While the headlines in this country were dominated by disturbing news from Cambridgeshire, and international newspapers were concentrating on the possibility of war with Iraq, the Japanese media had eyes for only one story last weekend.
Splashed on the front page of every single paper, and dominating all the news bulletins on TV, Junichi Inamoto's Premiership debut for Fulham was the talk of the land of the rising sun.
It is difficult to appreciate what football, in particular English football, means to the people of Japan. For them, the Premiership is the most important League in the world because it represents glamour on the one hand, and tradition on the other. It tells you every-thing that magazines about English tea shops and public schools sell by the thousands in Japanese bookshops. Coverage of each Premiership match is detailed, especially if Inamoto's team are involved.
Last season, even though the midfielder sat in the Arsenal reserves for most of the time, the Japanese media would turn up religiously to every game, hoping for a glimpse of their superstar. But the breakthrough never came and, despite an excellent World Cup with his country, Arsène Wenger decided to release him this summer.
The national dream of seeing a Japanese footballer playing in the Premiership seemed as distant than ever.
And then came the offer from Jean Tigana and Fulham. Inamoto leaped at the chance, and was rewarded with a substitute's appearance against Bolton on the opening day of the season. He came on for just 23 minutes, but the band of supporters (including some 40 university students who follow him wherever he goes) at Loftus Road did not care. Nor did the dozen or so Japanese journalists whose mainraison d'être in England is to report on Inamoto's every move.
Even those whose knowledge of the beautiful game is sketchy at best still have to do their bit. Shinsuke Kobayashi is not a football reporter, and yet the England correspondent for the Kyodo newspaper is on 24-hour Junichi watch. "Whatever he does and wherever he goes," he says, "Kyodo follows it."
The appetite for this sort of sports celebrity story in Japan is insatiable. Takehiro Sukegawa, who reports for the Japanese daily Yomiuri Shimbun, says that obsession with sportsmen is commonplace back home. No wonder, then, that Fulham have created a separate "Japanese membership" section on their website.
"People want to know everything about Junichi," Sukegawa explains, "and Fulham have been clever to pick up on the potential exposure."
What is perhaps a little lost in this country is the status someone like Inamoto enjoys in Japan. "Think David Beckham, then double it," is the way Kobayashi describes him. "Junichi is huge."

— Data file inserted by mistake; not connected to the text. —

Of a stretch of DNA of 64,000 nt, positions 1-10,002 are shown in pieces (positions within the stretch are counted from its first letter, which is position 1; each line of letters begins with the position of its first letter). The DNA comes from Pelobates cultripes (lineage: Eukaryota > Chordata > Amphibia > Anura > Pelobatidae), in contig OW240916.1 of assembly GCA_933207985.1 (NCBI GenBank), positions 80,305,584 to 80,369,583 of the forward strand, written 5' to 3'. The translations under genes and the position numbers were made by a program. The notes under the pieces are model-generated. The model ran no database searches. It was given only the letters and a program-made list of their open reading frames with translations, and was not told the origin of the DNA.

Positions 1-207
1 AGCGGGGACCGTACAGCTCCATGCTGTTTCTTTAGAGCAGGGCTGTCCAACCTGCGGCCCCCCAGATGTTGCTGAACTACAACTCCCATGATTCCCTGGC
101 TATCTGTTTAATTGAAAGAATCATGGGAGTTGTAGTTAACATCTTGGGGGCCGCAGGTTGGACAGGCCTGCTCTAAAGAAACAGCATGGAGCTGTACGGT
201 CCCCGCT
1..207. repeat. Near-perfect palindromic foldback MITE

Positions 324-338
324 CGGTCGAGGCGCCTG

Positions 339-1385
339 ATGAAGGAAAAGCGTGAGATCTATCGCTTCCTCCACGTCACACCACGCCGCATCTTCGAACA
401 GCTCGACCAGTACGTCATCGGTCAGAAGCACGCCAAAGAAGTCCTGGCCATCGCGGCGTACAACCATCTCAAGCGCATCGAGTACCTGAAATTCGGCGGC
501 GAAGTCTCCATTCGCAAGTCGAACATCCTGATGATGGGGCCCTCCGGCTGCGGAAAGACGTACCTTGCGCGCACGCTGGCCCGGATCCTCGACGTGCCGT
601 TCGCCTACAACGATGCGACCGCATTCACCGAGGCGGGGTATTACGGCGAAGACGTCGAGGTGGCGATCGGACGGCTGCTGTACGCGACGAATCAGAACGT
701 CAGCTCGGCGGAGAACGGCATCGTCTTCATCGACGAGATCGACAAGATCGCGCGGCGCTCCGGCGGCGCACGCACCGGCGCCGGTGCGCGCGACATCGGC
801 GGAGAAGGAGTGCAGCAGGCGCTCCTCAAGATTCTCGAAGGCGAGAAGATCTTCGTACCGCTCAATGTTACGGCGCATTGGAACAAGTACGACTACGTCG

The 22-year-old is also one of the most recognisable faces in Japan. His boyish looks led the former Japan coach, Philippe Troussier, to nickname him "Big Bébé". On the pitch, though, Inamoto is far from an innocent child. At the World Cup, he battled hard in the midfield and proved that he has come of age.
The Japanese media have long felt that he deserved his chance in the Premiership, so last Saturday's cameo appear-ance was the moment the Junichi Posse had been waiting for since his arrival here 13 months ago. And boy did they enjoy themselves.
"It's a huge story," Kobayashi says. "Not just because Junichi is the first Japanese player to play in the Premiership, but also because of what he went through at Arsenal."
The year-long loan at Highbury did not go the way Inamoto had hoped. His original aim was to emulate his compatriot Hidetoshi Nakata, who has made a success of his move to Italy's Serie A after the 1998 World Cup. His close friend Shinji Ono has also managed to make a mark at the Dutch club Feyenoord over the last 12 months.
Though Inamoto could not hold down a regular place at Arsenal, he says he has no hard feelings about his time with the Double winners. "I didn't play for a year, but practising with excellent players helped me greatly improve," he says. "It was the best thing for my career to join Arsenal. Watching the team has inspired me. For example, the match against Manchester United in April was a very, very hard game, played in top gear, which I like. I am a better player now thanks to Arsenal."
In Japan, Inamoto is a sporting hero to the men, and a sex symbol to the women. On Thursday, as he arrived at Motspur Park to join his team-mates for a straightforward training session, three young Japanese girls emerged from their seated positions to scream hysterically as he got out of his car. They would have loved to have met their heart-throb, of course, but they did not mind that he failed to stop to talk to them.
Instead, the trio sat patiently outside the ground from 8am until 7pm. They saw Inamoto twice, once when he drove in, and once when he drove out. Thursday was the last day of their two-week holiday in England. They say it was also their best.